The American billiard industry is undergoing radical transformation as a result of the onslaught of cheap foreign imports. Many traditional American "manufacturers" have largely given up manufacturing are now importing most of their tables. Some simply gather or assemble foreign made components. Meanwhile, numerous new brands have appeared on the market, who falsely present themselves as "American". Not surprisingly, their quality varies greatly and deceptive advertising is a common practice.
A basic problem with the imported products, apart from the questionable quality of materials used, is the necessity of shipping disassembled components.
Unlike furniture, a pool table must not only look nice but also perform well as a playing platform. The structural integrity of the frame as well as its ability to withstand contraction/expansion wood with temperature and humidity changes, is key to how long the table will last and how well it will play. An inferior quality table is bound to cause problems when the table begins to settle and the wood or fiberboard expands and contracts.
The first step in buying a pool table is to consider the purpose and function of the table, and the amount of money you are prepared to spend. Pool tables vary greatly in price, from about $600 to $10,000 or more. Some highly ornate or antique pool tables may cost as much as $15,000 or even much more. The good news is that if you know where to look, you can order a pool table in the wood species and finish of your choice. The many customization options that we offer will enable you to specify a pool table that is uniquely yours.
A starting point is too determine the size pool table that your room can accommodate. Then you can decide on the wood species and finish, including the possibility of utilizing exotic hardwoods on the rails and decorative trim, or even the entire table. Other options include the shape of the rails and the type of diamond sites. You can choose different colors of billiard cloth, and pick from wide variety of leather pockets including custom pockets.
In lower-priced tables, you can expect all manufacturers to utilize a number of cost saving measures. Most of these tables will incorporate cheaper materials somewhere in the table, laminated wood or other composite materials. The frames of some will sag and spread over time which can render them unplayable. Be especially wary if your table will be subjected to a lot of humidity or large temperature changes (e.g. in a basement), because some of these artificial materials can deform under adverse climatic conditions.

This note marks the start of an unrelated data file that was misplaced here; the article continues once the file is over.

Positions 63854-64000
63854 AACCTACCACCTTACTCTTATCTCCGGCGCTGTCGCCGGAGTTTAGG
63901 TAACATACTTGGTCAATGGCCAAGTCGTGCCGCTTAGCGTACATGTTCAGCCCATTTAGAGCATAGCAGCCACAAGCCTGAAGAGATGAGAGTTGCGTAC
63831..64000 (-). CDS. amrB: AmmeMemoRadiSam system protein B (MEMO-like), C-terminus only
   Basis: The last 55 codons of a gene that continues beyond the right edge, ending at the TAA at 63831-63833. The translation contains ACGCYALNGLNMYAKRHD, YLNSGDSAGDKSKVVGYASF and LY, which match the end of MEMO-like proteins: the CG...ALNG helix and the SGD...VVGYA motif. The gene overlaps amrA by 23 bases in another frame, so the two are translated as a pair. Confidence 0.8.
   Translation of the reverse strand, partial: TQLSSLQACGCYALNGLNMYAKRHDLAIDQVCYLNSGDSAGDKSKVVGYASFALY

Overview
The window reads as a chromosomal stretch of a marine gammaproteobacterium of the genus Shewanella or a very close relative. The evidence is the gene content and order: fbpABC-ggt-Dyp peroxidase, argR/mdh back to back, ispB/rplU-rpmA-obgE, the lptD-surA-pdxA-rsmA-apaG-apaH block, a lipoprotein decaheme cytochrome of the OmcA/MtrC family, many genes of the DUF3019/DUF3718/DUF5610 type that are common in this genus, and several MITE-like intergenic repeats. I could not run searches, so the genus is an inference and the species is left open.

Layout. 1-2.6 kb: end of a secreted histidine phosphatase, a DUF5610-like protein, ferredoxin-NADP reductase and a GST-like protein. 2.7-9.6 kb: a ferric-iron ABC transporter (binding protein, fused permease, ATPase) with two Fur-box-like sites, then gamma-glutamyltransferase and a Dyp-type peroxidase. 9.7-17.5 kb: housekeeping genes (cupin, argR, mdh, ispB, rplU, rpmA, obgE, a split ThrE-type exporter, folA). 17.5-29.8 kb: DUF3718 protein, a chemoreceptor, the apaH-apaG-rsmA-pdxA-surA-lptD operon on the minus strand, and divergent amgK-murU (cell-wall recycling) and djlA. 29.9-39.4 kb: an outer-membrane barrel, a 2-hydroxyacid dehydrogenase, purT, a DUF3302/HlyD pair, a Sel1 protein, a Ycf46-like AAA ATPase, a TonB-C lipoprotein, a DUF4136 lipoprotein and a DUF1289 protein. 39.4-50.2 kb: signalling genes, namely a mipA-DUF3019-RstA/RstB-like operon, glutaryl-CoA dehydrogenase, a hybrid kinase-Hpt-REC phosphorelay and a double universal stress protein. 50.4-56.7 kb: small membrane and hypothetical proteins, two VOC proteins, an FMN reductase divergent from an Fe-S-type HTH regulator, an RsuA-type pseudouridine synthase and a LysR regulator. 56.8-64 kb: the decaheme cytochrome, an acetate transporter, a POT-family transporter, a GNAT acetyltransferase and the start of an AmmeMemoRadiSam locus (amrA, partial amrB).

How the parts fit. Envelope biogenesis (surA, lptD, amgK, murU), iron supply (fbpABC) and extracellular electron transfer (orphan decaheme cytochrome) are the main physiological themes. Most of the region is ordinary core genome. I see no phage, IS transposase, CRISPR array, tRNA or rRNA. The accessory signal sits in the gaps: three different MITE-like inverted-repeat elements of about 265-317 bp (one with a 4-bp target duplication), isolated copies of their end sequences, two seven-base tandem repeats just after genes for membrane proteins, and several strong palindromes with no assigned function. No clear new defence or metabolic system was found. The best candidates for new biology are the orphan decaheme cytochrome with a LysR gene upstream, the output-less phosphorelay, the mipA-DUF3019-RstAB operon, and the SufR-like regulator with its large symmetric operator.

Extremely modestly priced tables will sometimes have laminated or veneer surfaces, and laminated wood or fiberboard cross members and structural components.
Top Quality Tables
When purchasing a table for $3,500 or more you should expect top quality materials, design and construction. Price alone however, does not guarantee quality, so you should shop and compare, and ask lots of questions. First, consider the kinds of materials used in the table's construction. The method of building a pool table can determine its value. The use of hardwoods instead of soft woods, wood substitutes, metal/plastics adds value and longevity to a pool table.
Know what you are getting. If you are going to be spending $3,500 or more for a quality pool table, then be sure you know how to recognize the materials used in the pool table's construction. What may look like solid hardwood at first glance could in fact be something else. A healthy degree of skepticism is essential because in recent years, the amount of deceptive advertising and misleading sales presentations has increases with the growth in the pool table market.